‘She gets up once or twice a day to rotate the eggs and stretch her legs’

Camden law firm watches over mother duck as she readies for her brood

Thu, 05/21/2020 - 12:45pm

CAMDEN — Staff members at Camden Law have a lot on their plates. Business is booming, despite a pandemic, but perhaps even more importantly, a mother duck has been nesting outside one wing of their building, and they have become mother hens themselves, watching over her.

Now the town’s public works department is in on the operations, placing traffic cones there to outline and protect the duck’s territory.

They’ve named her Stella, and she was discovered May 4 when contractors were at the office to put a new roof on that wing of the building. They immediately noticed her.

“Once a duck is nesting, there is no moving her (everyone in the office has quickly become armchair experts in duck gestation), so they quickly put up a lean-to in order to shield her from the construction, and placed a breathable tarp over that to make it a bit more comfortable for her,” reported Jen Coursey, at Camden Law. “They finished the job quickly and were out of there in record time.”

She posits that Stella may have been drawn to just below her window because that is where she had stationed a bird feeder.

Staff members are checking on Stella every day, and she is doing fine, they report. But it’s not easy being a pregnant duck, let alone nesting in a busy metropolis.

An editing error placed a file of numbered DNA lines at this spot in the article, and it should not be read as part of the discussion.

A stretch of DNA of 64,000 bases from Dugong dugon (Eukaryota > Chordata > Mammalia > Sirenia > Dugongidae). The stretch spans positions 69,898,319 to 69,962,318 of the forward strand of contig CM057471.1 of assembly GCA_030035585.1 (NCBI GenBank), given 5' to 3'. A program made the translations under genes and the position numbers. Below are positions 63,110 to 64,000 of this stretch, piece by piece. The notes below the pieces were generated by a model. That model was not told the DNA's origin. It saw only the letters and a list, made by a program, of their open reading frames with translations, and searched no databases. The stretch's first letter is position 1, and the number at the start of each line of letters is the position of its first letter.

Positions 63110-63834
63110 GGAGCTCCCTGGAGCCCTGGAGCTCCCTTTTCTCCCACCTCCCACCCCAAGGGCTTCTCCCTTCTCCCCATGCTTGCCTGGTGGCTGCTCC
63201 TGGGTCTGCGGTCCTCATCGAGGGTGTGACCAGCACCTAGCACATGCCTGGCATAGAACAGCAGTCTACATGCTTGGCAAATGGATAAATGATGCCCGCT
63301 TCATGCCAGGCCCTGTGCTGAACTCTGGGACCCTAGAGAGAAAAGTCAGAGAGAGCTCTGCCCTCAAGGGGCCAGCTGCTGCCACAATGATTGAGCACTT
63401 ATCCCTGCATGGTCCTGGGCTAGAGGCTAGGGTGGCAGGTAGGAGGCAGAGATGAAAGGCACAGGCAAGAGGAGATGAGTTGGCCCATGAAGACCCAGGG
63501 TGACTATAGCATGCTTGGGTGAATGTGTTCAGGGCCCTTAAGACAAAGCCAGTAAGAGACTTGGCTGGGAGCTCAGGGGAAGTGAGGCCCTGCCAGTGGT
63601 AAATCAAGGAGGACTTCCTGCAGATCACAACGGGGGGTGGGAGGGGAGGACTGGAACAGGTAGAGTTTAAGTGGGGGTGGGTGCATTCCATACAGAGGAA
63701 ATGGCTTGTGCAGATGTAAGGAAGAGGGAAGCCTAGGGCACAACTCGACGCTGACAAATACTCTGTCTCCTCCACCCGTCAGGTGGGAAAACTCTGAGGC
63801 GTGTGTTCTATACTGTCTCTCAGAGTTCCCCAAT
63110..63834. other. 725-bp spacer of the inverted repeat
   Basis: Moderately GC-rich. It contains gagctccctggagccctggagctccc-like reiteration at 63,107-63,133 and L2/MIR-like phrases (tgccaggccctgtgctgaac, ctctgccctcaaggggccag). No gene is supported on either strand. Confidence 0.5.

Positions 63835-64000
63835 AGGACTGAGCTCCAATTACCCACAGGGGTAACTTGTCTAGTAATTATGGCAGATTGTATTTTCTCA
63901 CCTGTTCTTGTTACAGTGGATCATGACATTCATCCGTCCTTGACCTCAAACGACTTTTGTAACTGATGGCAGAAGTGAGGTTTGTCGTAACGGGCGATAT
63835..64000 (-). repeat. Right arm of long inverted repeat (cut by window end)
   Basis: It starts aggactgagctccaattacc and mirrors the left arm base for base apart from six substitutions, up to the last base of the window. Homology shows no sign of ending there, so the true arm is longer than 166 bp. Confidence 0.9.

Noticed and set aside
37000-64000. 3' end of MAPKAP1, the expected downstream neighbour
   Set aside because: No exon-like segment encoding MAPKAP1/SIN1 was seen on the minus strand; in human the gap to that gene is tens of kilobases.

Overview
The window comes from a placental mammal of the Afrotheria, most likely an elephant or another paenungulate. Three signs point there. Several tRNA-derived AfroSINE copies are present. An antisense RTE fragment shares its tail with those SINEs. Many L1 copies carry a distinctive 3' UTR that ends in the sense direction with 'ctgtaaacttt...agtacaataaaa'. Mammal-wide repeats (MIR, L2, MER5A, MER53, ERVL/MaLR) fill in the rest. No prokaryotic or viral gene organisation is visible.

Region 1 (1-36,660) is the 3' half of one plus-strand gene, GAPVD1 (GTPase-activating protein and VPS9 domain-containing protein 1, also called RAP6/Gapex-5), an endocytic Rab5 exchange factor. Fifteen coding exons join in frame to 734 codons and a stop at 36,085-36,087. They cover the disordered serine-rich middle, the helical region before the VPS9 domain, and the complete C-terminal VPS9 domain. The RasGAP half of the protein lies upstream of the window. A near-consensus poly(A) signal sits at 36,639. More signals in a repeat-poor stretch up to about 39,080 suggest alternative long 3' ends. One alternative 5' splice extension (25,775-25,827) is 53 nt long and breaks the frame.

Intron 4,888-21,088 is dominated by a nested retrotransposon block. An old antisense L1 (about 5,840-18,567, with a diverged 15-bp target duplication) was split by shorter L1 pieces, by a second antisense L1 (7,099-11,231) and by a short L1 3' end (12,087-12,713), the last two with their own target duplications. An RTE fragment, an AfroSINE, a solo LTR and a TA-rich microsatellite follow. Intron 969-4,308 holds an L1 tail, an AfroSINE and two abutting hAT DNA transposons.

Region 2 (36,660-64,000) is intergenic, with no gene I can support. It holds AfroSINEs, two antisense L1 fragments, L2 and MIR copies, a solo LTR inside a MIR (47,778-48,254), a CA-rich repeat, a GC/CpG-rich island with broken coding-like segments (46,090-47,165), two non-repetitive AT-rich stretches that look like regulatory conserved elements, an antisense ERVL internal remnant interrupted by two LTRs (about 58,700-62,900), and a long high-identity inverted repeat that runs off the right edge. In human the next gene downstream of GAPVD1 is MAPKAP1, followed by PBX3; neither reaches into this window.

“A week before she started nesting, she and her mallard partner were seen walking around the parking lot, as if checking out potential spots (apparently the father is not seen during this period, but usually meets up with the family once she and the ducklings have made it to the water.)”

The Megunticook River in downtown Camden is a favorite spot for ducks and other wildlife, and they are as much a part of the landscape as pedestrians and cars.

The gestation period for ducks is about 28 days, the staff has researched. So, it naturally falls that a pool is underway in the office on the birth date and number of ducklings.

“She gets up once or twice a day to rotate the eggs and stretch her legs (the term is literally called ‘recess’),” said Coursey. “During one of these times, I was able to sneak a peek, and saw 11 eggs (though this isn’t common knowledge at the office. I don’t want people going in there and changing their bets….)”